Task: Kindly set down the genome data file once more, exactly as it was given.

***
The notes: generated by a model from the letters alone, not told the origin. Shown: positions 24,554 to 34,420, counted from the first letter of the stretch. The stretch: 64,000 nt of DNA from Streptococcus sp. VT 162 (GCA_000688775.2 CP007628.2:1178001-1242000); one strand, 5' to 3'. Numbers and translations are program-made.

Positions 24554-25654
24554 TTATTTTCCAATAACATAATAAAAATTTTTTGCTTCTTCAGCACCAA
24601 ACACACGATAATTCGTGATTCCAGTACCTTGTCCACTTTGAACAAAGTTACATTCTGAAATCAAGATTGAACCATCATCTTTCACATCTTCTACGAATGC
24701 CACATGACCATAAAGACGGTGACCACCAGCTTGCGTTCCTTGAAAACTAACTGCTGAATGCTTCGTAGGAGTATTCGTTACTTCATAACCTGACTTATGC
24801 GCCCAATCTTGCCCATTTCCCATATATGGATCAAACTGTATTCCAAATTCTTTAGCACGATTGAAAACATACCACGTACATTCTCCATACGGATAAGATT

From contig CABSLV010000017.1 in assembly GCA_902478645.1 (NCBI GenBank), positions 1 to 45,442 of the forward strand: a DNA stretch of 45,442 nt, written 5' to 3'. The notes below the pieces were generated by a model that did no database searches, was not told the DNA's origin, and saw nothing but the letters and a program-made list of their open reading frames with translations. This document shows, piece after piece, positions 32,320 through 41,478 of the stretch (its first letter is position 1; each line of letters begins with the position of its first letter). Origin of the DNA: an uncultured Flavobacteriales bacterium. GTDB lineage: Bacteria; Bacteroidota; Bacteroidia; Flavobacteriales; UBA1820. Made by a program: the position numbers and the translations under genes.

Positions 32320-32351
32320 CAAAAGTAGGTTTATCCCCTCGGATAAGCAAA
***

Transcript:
The notes: generated by a model from the letters alone, not told the origin. Shown: positions 24,554 to 34,420, counted from the first letter of the stretch. The stretch: 64,000 nt of DNA from Streptococcus sp. VT 162 (GCA_000688775.2 CP007628.2:1178001-1242000); one strand, 5' to 3'. Numbers and translations are program-made.

Positions 24554-25654
24554 TTATTTTCCAATAACATAATAAAAATTTTTTGCTTCTTCAGCACCAA
24601 ACACACGATAATTCGTGATTCCAGTACCTTGTCCACTTTGAACAAAGTTACATTCTGAAATCAAGATTGAACCATCATCTTTCACATCTTCTACGAATGC
24701 CACATGACCATAAAGACGGTGACCACCAGCTTGCGTTCCTTGAAAACTAACTGCTGAATGCTTCGTAGGAGTATTCGTTACTTCATAACCTGACTTATGC
24801 GCCCAATCTTGCCCATTTCCCATATATGGATCAAACTGTATTCCAAATTCTTTAGCACGATTGAAAACATACCACGTACATTCTCCATACGGATAAGATT

From contig CABSLV010000017.1 in assembly GCA_902478645.1 (NCBI GenBank), positions 1 to 45,442 of the forward strand: a DNA stretch of 45,442 nt, written 5' to 3'. The notes below the pieces were generated by a model that did no database searches, was not told the DNA's origin, and saw nothing but the letters and a program-made list of their open reading frames with translations. This document shows, piece after piece, positions 32,320 through 41,478 of the stretch (its first letter is position 1; each line of letters begins with the position of its first letter). Origin of the DNA: an uncultured Flavobacteriales bacterium. GTDB lineage: Bacteria; Bacteroidota; Bacteroidia; Flavobacteriales; UBA1820. Made by a program: the position numbers and the translations under genes.

Positions 32320-32351
32320 CAAAAGTAGGTTTATCCCCTCGGATAAGCAAA